Ineffectiveness encouraged

By Oliver Bladek

Upon hearing 84 packages have been submitted for the Students’ Union election (enough for exactly four SLCs), perhaps someone might actually read something an old SU hack like myself might write in a student newspaper. But who am I kidding?

Tuesday’s SLC meeting showed if you’re bored, or have nothing better to do, you might as well play the game known as "politics." Those who think the Students’ Union is a business (it’s not, for the record), get frustrated when people make amendments, speak too long, or vote against closing debate. I think you should take it a step further, or as hopeful-MBAs would spout "push the envelope." I’ve prepared this miniature guide titled Encouraging Ineffectiveness: Five Tools and Tricks of the Trade to do just that.

Rule #1: Always, always go in camera

You could use this when you think you might hurt someone’s feelings. Why expose your opinions to the public when it’s much easier to do it behind closed doors? It’s great because guests (and students, to whom council represents) may disagree with your opinions, and will never know what you actually said.

Oh yeah, this "accountability" thing? So pre-9/11.

Rule #2: Set the scene for failure well in advance

Credit is due to Vice-President External Lauren Batiuk (the politico of the organization) for using the rules to her advantage. Providing council with a phone-book of Canadian Alliance of Student Associations information one business day before the meeting automatically gives credence to withdrawing a motion due to "lack of preparedness."

Bonus points: determine council is unprepared, but execute said "strategic transformation" two hours later.

Rule #3: The external element of surprise

While this is the antithesis of rule #2, last-minute politics always leads to happy nights at council. The SU was leaning towards removing itself from having any voice in Ottawa, and I took it upon myself (as a previous Governor of CASA) to inform the group this was taking place. The next thing you know, some councillors get "upset" because the National Director is actually in attendance, advocating for the "other side."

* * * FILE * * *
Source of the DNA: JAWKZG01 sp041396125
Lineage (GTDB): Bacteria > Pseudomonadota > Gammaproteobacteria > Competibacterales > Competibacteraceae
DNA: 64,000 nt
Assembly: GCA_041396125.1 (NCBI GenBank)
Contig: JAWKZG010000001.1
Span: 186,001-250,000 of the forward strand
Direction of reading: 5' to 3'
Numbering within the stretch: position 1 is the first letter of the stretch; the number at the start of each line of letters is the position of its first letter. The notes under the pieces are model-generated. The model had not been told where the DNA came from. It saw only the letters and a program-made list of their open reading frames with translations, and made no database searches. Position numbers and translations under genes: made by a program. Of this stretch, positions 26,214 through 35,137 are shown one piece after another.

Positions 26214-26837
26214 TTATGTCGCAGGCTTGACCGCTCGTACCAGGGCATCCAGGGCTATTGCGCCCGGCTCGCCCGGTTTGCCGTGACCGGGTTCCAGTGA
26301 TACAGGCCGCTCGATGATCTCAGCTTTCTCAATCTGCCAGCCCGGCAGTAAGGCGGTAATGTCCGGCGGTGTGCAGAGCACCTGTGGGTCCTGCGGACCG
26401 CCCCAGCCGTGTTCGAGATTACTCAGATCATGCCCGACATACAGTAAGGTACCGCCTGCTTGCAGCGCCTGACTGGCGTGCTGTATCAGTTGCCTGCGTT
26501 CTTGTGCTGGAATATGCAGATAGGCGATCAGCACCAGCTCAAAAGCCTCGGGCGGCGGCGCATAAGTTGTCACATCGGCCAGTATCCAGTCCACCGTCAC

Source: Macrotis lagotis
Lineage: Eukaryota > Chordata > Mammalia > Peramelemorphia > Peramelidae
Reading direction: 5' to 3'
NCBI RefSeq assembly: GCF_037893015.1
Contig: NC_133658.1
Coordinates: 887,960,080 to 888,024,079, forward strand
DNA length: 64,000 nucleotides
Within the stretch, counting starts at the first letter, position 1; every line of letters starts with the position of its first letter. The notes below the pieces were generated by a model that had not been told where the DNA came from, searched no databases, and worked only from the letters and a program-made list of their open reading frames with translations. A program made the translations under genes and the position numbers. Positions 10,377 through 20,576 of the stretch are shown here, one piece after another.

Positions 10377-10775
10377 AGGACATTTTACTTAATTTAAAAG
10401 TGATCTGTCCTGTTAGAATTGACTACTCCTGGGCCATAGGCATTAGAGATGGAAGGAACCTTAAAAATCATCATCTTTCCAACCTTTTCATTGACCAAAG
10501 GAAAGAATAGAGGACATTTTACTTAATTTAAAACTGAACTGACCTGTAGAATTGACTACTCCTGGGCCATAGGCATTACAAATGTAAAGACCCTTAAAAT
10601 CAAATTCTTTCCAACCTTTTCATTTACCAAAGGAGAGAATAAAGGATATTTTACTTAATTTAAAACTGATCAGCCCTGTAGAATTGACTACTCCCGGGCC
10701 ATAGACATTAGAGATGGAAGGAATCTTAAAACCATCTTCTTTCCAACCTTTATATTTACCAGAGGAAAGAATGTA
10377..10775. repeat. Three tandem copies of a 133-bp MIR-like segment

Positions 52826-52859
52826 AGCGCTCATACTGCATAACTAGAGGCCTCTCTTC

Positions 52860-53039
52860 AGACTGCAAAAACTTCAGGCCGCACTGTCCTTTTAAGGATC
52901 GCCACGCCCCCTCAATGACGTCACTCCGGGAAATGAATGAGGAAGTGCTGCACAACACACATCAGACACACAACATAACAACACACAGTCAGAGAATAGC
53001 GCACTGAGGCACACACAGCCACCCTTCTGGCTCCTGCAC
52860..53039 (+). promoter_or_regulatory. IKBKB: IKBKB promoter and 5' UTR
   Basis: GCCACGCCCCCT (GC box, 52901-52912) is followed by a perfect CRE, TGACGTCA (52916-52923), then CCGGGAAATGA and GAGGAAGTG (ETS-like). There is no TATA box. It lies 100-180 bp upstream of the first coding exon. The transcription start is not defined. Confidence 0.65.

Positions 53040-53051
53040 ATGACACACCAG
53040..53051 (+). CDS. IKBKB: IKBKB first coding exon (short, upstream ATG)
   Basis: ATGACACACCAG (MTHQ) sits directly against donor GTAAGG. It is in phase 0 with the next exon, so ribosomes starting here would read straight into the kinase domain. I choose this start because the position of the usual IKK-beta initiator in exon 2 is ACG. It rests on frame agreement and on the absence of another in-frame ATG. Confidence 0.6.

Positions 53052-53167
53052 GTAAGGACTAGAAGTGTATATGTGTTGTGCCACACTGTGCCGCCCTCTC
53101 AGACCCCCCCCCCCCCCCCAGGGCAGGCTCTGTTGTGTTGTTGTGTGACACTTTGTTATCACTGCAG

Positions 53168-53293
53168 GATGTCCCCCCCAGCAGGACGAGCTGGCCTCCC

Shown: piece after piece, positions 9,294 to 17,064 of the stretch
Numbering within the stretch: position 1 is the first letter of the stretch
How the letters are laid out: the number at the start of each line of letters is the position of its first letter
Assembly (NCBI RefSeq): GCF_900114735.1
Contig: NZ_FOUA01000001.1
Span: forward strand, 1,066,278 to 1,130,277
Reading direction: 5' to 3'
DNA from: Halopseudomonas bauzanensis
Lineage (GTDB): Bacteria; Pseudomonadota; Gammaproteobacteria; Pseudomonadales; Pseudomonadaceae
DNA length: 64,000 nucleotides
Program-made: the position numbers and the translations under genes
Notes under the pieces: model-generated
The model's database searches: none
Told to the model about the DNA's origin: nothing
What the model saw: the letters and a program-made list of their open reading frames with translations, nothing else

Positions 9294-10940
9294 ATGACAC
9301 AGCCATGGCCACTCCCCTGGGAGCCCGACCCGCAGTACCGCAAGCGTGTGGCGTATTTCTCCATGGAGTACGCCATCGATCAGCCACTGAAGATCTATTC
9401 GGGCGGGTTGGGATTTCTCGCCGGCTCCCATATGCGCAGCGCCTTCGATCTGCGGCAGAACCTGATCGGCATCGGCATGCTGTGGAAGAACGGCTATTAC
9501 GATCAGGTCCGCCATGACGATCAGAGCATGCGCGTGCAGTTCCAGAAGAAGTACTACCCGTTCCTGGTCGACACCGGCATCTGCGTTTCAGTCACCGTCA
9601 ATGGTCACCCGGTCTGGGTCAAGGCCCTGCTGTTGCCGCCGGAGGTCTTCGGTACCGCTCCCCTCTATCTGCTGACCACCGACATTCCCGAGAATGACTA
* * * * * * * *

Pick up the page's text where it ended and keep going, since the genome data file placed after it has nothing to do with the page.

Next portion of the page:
Shame! Of course, if you were a lawyer and you did this, you’d probably be disbarred. Thank goodness councillors only pretend to be lawyers.

Rule #4: Spin, spin sugar

Some call this framing.

Exhibit A: $30,000 is lots of money. It’s also our membership fee in CASA. Since 30,000 is a big number, it is too much to spend.

As they say in Australia, "what the fuck, mate?"

Large Canadian corporations spend 10 times that in political party donations, and still don’t get the access that your SU gets to decision makers (i.e.: two meetings a year with the Prime Minister, among myriad others).

Bonus points: use your question and two redirects to entrap other councillors or guests into saying something you want them to say, then using it later in a completely different context.

Rule #5: Even when you’re wrong, fight on principle

You never want to lose in council, as this will bring shame upon your family, most honourable grasshopper. If no one agrees with you, it’s probably because you’re not loud enough, so you should speak both more often and much louder to get your way. Plus, it’s better to lose tomorrow than face the music today.

Bonus points: bringing a similar idea back so council can do it all over again the next week.

And that’s it, your successful guide to politicking in the SU. It’s a shame most of you candidates never actually came to SLC to see these practices in action, you might have even learned a thing or two about the issues you are likely going to tell students about over the next two weeks. The best part? Even after you’ve become a has-been–or in my case, a never-was–you can still play.

And now back to my sandbox.

Oliver Bladek was Vice-President External of the U of C SU in 2001-2002. During his term, he served both as the Vice-Chair of the Canadian Alliance of Student Associations and the Chair of the Council of Alberta University Students.


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